First draft

(Photo: research materials)

It transpires that it is possible to write 175 pages of text in two weeks if you do almost nothing else at the same time. (And also if you get food poisoning which requires you to stay very close to the bathroom and makes it impossible to leave the house.)

The first draft is basically a stream of consciousness, or, more accurately, vomit of consciousness. There isn’t much character development, certain arcs just get lost or forgotten and locations where the action takes place are called “Village X”, “Village Y” and “Town”. Grammar wasn’t something that bothered too much with I, although I did try not to make typos. It also transpires I need to speak to Icelandic blacksmiths, an addiction counsellor, people who know how to take proper care of horses, a GP who is more or less acquainted with the process of healing a broken leg, find a part of the country that would be useful for my purposes (praised be Gods for magical invention that Google Maps is), research the work of fishermen around the year 1885 and read more about what a forge would have looked and operated like in 1920. In, you know, Iceland.

My research will require, well, lots of reading. I also intend to travel to Iceland at least twice: in the winter and in the summer, to experience both seasons myself and interview quite a number of people. The phrase “citation needed” appears in the draft 36 times. It translates roughly as “need to check this”, “not sure it existed at the time” or “I have absolutely no clue on this whatsoever”. In the meantime, though, I already learned how to make moonshine from potatoes and what are the symptoms of late stage of heavy alcoholism, which is going to make my Google Ads very interesting.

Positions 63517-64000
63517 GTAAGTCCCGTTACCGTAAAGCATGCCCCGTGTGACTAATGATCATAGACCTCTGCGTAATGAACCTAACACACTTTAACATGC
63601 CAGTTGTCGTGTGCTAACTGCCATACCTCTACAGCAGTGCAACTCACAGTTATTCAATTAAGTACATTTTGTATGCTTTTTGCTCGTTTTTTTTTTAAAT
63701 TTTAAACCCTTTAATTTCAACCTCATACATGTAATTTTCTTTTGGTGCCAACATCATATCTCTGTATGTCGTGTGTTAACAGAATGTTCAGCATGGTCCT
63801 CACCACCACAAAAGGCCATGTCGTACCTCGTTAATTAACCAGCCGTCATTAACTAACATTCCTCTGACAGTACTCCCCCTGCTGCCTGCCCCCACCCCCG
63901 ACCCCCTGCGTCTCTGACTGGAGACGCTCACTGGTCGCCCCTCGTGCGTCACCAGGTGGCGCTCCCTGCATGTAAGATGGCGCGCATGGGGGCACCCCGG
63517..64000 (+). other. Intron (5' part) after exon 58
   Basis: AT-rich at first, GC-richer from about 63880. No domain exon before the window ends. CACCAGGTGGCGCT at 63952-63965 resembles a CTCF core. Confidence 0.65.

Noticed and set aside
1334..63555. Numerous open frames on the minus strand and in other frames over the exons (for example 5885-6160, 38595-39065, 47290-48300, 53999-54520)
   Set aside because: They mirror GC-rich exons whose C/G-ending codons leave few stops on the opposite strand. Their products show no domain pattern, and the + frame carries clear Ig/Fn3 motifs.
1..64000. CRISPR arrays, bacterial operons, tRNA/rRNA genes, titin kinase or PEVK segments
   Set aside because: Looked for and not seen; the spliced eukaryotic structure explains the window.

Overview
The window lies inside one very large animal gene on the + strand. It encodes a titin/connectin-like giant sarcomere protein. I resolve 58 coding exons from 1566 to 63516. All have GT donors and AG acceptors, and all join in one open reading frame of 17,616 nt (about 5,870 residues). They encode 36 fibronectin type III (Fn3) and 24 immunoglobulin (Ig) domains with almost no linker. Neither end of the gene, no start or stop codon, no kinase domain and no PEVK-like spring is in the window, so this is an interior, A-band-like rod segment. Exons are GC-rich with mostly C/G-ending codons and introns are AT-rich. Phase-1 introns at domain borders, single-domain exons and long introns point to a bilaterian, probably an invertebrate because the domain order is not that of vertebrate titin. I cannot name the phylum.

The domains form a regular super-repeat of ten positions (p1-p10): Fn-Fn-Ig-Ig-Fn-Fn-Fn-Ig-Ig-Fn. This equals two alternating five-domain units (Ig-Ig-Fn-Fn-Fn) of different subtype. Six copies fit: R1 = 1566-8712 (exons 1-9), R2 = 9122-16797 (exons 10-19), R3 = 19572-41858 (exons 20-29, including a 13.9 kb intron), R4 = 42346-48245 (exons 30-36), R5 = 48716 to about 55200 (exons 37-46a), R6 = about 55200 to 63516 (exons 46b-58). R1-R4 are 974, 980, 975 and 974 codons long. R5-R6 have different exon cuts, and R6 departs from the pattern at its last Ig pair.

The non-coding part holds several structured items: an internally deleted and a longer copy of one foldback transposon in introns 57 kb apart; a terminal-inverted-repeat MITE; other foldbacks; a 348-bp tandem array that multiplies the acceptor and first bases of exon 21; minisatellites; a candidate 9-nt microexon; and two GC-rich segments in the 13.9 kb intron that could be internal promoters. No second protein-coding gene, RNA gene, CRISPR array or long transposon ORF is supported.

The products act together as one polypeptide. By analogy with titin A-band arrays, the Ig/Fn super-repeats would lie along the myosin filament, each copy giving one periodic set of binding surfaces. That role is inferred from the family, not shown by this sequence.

At the moment I am taking a break for two weeks. Finishing the first draft made me feel empty and a bit lost; I’ve grown fond of my characters and the idea that the surviving ones would just go on to lead, you know, lives, is strangely disturbing. But it also made me realise how much work there is to do now that the skeleton of the story has been put to paper, or, more accurately, to a file in OpenOffice. (I backed that file up four times just in case.)

In two weeks I will be printing out the first draft, then I will go through it with a red pen, mark the most inconsistent and inaccurate bits, then publish a list of burning questions I need answered. I’m quietly hoping some of the readers of this mini-blog will be able to help me at least with some of them. In the meantime, I am compiling a list of resources I need to get acquainted with. I’ve already read a lot, and my goal is to write a complete body of work that nobody will be able to point at and say “huh, this is even more wrong than Kanye West’s ALL CAPS blog posts”.

I haven’t decided yet what I am going to do when the book is finished. There might be some sort of crowdfunding involved. I might end up self-releasing it, or looking for an agent. I will definitely need an editor, especially as I am not a native English speaker (nor writer). But for now, all this is unimportant, because I have thirty-six “citation needed”s to figure out.

Current reading list:

– “Wasteland With Words: A Social History of Iceland” by Sigurður Gylfi Magnússon

– “Independent People” by Halldor Laxness*

* I know this might be difficult to believe but apparently it is possible to make your reader literally roll on the floor (OK, sofa) laughing with a dialogue about main character’s wife dying while giving birth.

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